Wallach IX, also called Chapter House, is an independent homeworld for the Bene Gesserit Sisterhood. The Sisterhood has made their planet economically self-sufficient through agriculture, and the planet serves as their headquarters and training ground. That’s all we know. For more information, buy the Bene Gesserit Companion, coming soon from Last Unicorn Games! :dawkins:

Tleilax is an out-freyn world, not technically part of the Imperium at all, controlled by the mysterious Bene Treilaxu. Even stranger than the Ixians, the Tleilaxu strictly control access to their homeworld, allowing only a few dignitaries who come to bargain for their strange biotechnology. Like Ix, Tleilax has developed technologies that are considered forbidden and even blasphemous. Whereas the Ixians deal in forbidden electronics and computerization, the Tleilax have mastered biotech and eugenics surpassing even the Sisterhood. Face dancers are shapeshifters who act as jesters and spies, while gholas are clones grown from cells taken from corpses. They have also demonstrated the ability to create prosthetic eyes, and to condition “Twisted Mentats” who exhibit psychopathic personalities and are unbound by the ethics that are a normal part of Mentat training.

Tupile is a planet, or a series of planets, maintained by the Guild as a sanctuary for renegade Houses who opt to go into exile to escape destruction. The Guild refuses to reveal anything about Tupile, and fear of losing their shipping privileges prevents any House from investigating. Perhaps Tupile does not exist at all--no one who seeks sanctuary there is ever heard from again. Still, the Guild sells unique agricultural products that supposedly come from Tupile, such as corepsidon bush ink, schlag hide, and the sondagi fern-tulip.

Next time on Dune: It’s the last chapter, containing Famous NPCs and standard stock characters.

Young Freud
Nov 26, 2006

MJ12 posted:

There's actually three. The corebook suggests that C-SWAT/MAXTAC teams tend to find guys who are going around getting a lot of chrome and handily suggesting they get a tracker and also go into therapy, and that therapy restored IIRC something like 1-2 Humanity points a week until you got back to your original empathy for a small cost.

If you assume that this wasn't an oversight, and it was always intended that you could stabilize your empathy it makes a lot more sense but also retunes the balance to be, again, giant piles of money versus any hard limits.

As to the talk about becoming the Terminator, there was actually an augmentation in one of the CP2020 books which let you shove motors and armor plate on your skeleton. Yeah, you could literally have the Terminator endoskeleton installed into you.

After Elysium came out, Matt Damon's exosuit perfectly embodied CP2020's implanted Linear Frame.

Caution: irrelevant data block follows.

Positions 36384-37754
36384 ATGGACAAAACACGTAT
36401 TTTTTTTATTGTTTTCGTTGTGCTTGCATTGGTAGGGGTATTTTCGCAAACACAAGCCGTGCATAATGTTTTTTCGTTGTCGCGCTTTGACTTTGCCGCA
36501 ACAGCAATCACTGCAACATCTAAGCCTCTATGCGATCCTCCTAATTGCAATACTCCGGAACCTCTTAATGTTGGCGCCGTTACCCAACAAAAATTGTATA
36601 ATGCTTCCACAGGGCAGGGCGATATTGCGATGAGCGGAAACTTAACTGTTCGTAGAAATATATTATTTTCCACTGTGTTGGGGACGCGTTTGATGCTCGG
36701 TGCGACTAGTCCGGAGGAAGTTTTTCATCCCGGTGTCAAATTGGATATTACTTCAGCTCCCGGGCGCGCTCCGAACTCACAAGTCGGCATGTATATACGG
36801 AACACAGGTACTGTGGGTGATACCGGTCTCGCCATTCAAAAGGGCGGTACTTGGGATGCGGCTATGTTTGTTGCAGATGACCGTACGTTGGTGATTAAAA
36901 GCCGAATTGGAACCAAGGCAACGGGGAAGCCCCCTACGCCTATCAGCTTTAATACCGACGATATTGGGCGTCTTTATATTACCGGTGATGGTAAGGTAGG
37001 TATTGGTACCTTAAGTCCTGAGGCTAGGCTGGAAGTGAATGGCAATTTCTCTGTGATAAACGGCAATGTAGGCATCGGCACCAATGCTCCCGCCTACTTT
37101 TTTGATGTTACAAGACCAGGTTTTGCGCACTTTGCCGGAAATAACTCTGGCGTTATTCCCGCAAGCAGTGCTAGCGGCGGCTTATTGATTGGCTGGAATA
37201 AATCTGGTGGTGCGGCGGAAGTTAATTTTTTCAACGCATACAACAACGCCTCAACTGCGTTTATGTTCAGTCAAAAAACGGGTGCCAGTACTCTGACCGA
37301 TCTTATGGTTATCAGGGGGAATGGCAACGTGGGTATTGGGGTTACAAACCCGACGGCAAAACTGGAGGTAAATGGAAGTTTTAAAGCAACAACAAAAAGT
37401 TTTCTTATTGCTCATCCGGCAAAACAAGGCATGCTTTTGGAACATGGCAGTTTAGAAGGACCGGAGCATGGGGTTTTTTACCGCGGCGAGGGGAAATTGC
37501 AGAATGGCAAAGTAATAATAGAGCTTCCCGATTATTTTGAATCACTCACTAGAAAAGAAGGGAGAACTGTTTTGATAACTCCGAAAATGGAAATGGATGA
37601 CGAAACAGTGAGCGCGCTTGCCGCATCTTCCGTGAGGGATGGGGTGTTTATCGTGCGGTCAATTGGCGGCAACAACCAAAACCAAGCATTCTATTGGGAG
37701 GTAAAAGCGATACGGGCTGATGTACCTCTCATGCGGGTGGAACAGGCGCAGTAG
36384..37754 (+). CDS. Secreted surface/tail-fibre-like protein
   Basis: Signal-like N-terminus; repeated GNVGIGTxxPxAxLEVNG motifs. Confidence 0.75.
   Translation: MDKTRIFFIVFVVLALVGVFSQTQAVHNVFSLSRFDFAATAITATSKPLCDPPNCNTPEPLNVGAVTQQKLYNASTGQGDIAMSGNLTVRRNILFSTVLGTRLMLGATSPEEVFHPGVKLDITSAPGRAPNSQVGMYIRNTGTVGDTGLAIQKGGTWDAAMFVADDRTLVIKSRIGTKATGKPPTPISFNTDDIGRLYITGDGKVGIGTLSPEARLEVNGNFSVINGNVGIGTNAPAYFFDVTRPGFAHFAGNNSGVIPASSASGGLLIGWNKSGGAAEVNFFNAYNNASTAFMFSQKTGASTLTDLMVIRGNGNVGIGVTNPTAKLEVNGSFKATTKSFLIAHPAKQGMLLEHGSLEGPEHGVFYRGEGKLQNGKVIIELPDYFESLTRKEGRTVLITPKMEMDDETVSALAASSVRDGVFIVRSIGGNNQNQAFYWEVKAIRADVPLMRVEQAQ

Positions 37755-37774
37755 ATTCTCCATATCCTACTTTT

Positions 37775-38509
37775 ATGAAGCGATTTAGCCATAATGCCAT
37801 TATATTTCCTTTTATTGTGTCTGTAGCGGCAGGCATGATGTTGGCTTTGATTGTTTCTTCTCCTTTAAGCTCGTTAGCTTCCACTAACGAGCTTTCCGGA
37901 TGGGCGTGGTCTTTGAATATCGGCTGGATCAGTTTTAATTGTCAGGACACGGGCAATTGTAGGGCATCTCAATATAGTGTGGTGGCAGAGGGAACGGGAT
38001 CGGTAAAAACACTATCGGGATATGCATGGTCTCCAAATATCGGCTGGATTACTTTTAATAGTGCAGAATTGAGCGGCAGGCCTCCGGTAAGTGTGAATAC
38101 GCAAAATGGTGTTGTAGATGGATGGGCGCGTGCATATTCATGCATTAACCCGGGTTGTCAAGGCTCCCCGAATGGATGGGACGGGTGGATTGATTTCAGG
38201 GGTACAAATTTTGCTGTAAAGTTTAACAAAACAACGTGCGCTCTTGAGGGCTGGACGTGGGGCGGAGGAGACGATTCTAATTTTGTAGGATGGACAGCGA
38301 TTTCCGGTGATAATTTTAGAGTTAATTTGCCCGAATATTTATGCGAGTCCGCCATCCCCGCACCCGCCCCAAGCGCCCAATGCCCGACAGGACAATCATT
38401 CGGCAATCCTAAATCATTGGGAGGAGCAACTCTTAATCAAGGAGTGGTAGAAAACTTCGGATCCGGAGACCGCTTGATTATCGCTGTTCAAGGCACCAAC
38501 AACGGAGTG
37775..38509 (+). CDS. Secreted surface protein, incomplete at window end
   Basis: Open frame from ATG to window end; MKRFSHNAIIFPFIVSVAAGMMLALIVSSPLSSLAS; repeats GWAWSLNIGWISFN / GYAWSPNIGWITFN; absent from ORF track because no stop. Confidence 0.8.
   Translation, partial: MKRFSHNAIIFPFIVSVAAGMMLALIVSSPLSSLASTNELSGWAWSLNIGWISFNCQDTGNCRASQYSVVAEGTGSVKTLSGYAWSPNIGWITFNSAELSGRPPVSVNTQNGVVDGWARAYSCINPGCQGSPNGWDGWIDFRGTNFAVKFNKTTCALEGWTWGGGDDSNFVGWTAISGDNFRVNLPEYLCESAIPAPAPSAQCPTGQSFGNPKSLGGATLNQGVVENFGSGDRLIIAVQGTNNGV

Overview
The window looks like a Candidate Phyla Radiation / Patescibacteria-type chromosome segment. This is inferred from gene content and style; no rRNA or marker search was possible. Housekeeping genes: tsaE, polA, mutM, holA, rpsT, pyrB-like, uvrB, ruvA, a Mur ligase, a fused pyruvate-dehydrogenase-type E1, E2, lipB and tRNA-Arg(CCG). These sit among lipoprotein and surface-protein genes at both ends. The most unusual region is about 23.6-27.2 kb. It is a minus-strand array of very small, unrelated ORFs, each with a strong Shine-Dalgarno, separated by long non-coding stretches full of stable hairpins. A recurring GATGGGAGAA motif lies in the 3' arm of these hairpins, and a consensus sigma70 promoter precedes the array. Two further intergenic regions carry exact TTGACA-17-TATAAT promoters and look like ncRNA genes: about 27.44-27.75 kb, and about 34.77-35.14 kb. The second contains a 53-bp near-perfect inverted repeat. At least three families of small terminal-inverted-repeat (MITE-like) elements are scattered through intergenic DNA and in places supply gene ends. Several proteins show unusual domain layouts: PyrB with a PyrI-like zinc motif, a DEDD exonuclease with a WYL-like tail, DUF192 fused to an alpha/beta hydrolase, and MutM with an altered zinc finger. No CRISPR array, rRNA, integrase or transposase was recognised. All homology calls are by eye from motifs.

Halloween Jack posted:

I wish someone who is a hardcore CP2020 would review Cyberpunk v3.0. Because I think I kinda get what Pondsmith was going for?

I would be tempted, because me and a friend were playtesters for v3.0. Pondsmith attended Project A-Kon in Dallas I believe in 2005 as a featured guest and to demo v3.0. You bet we were there. We even had an after-game discussion at Sal's Taco Lounge, a former Deep Ellum establishment.

Alien Rope Burn posted:

Honestly, GitS is fairly subdued by modern manga standards. Shirow has some exploitative stuff like the infamous sex scene, but at the same time the grand majority of the comic is a straightforward tech-thriller (with tongue slightly in cheek) and Motoko's outfits are so, so much better in the comic. She knows that pants exist, and wears them on the regular. And not just hip-huggers, like. Slacks. It's kind of amazing how other designers (in the anime, other manga adaptations, etc.) have sexualized the character so much more than she was originally. It's definitely not a comic without issues but the anime's outfit always makes my eyebrow twitch.

For instance, Shirow Motoko doesn't have SAC Motoko's badonkadonk.

Oct 26, 2007

Friends: Protected
World: Saved
Crablettes: Eaten

Cythereal posted:

Depends heavily on how prepared you are for them and what tricks they do or do not have up their sleeves. At their core, vampires are not incredibly difficult to beat - they're above your typical human, but need the right powers to really be superhuman. Even so, they're typically one of the least threatening supernaturals in the World of Darkness in a straight up fight, and more dangerous for their powers of evasion and manipulation.

Aren't most vampires incredibly easy to kill if you show up at noon? It's been a while since I played Vampire but I recall you have to succeed on some roll to do anything to save yourself from certain death in the middle of the day.

Dec 12, 2016

wdarkk posted:

Aren't most vampires incredibly easy to kill if you show up at noon? It's been a while since I played Vampire but I recall you have to succeed on some roll to do anything to save yourself from certain death in the middle of the day.

Also I'm pretty sure fire still deals Aggravated Damage so a "gas station lighter+can of hairspray" combo could mess them up

Aug 23, 2009

Which hunter group would be the most likely to execute a vampire via blue flamer?

Aug 21, 2007

Neat. Sweet. Petite.

The Union probably